While many Americans criticize foreign aid, the public actually supports many of its goals.
                
"The American people are very strongly supportive of helping other countries with their health problems, with education, with microenterprise, with promoting democracy, with promoting economic growth. Americans don`t like foreign aid but they seem to support all of the elements of it," added Ingram.

"The people who are very supportive of national security, traditionally more conservative candidates, Republican candidates, have come on board with foreign assistance because they see it as a part of broader national security, antiterrorism strategy," said Kumar.

And while foreign aid is a popular punching bag in political debates, it actually accounts for no more than 1 percent of the entire US budget.

You May Like

Nigeria Incumbent in Tight Spot as Poll Nears

Muhammadu Buhari is running a strong challenge to Goodluck Jonathan, amid a faltering economy and Boko Haram security worries More

Video Liberia's Almost Last Ebola Patient Grateful but Still Grieving

Beatrice Yardolo tells VOA that despite her fame, life is still a struggle as she waits for government's promise of support to arrive More

Video Cambodian Land Grabs Threaten Traditional Communities

At least seven different indigenous groups in Ratanakiri depend mainly on forest products for their survival, say they face loss of their land, traditional way of life More

Featured Videos

Your JavaScript is turned off or you have an old version of Adobe's Flash Player. Get the latest Flash player.
Liberia's Almost Last Ebola Patient Grateful but Still Grievingi
X
Benno Muchler
March 26, 2015 3:41 PM
Beatrice Yardolo was to make history as Liberia’s last Ebola patient. Liberians recently started counting down 42 days, the period that has to go by without a single new infection until the World Health Organization can declare a country Ebola-free. That countdown stopped on March 20 when there was another new case of Ebola, making Yardolo’s story a reminder that Ebola is far from over. Benno Muchler reports from Monrovia.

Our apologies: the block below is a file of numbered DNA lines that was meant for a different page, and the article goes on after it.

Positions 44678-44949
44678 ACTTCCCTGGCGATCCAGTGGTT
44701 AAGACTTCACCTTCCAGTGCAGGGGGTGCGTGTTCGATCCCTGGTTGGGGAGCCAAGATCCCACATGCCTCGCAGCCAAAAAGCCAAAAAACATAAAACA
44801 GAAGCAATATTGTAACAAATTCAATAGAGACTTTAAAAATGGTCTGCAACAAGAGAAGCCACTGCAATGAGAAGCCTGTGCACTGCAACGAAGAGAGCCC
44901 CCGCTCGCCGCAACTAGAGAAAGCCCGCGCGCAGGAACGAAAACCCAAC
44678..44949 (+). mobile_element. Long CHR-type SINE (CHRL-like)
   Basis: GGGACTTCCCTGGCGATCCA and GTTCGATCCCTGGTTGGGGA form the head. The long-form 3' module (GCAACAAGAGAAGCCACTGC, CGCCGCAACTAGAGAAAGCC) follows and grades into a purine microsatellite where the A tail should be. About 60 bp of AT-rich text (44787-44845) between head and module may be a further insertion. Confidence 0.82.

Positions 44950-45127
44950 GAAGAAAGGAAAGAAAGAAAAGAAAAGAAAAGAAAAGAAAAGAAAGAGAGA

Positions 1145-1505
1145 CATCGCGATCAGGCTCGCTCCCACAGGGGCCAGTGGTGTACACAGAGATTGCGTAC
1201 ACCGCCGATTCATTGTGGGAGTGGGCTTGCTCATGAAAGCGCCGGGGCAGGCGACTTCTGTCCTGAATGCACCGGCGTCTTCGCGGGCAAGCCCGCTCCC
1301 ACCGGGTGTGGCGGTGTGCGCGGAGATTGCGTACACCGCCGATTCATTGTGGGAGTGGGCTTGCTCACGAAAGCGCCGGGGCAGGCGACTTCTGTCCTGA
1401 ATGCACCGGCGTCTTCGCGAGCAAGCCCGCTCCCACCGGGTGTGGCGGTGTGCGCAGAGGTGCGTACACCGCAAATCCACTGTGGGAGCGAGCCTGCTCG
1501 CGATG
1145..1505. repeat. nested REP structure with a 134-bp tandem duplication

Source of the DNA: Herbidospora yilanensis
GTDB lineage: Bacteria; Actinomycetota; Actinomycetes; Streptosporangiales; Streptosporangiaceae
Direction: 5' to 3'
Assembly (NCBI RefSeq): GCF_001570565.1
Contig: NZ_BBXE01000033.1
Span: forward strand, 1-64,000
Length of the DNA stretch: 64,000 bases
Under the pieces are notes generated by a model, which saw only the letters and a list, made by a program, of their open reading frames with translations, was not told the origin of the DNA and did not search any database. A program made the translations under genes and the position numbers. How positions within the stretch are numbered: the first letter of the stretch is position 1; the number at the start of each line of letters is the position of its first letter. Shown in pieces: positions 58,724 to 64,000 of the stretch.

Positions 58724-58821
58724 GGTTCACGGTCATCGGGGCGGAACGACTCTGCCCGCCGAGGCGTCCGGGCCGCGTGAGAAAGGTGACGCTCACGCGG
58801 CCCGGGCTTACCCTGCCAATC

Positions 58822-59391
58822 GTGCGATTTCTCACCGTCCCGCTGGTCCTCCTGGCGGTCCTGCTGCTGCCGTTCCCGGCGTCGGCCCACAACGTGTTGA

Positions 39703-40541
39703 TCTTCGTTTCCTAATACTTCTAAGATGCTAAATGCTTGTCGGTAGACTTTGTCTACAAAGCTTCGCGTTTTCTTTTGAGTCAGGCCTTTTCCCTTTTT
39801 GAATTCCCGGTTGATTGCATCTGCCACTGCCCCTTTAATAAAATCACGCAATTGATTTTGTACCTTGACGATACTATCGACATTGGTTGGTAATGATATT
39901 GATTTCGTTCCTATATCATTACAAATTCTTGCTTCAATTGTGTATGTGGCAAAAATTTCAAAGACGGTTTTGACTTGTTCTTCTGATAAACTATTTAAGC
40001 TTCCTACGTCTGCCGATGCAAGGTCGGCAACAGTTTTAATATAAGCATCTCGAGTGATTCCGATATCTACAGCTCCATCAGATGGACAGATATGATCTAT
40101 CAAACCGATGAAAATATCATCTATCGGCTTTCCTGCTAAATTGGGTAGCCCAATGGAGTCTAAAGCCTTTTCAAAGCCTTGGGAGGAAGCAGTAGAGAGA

Video

Video Liberia's Almost Last Ebola Patient Grateful but Still Grieving

Beatrice Yardolo was to make history as Liberia’s last Ebola patient. Liberians recently started counting down 42 days, the period that has to go by without a single new infection until the World Health Organization can declare a country Ebola-free. That countdown stopped on March 20 when there was another new case of Ebola, making Yardolo’s story a reminder that Ebola is far from over. Benno Muchler reports from Monrovia.
Video

Video Cambodian Land Grabs Threaten Traditional Communities

Indigenous communities in Cambodia's Ratanakiri province say the government’s economic land concession policy is taking away their land and traditional way of life, making many fear that their identity will soon be lost. Local authorities, though, have denied this is the case. VOA's Say Mony went to investigate and filed this report, narrated by Colin Lovett.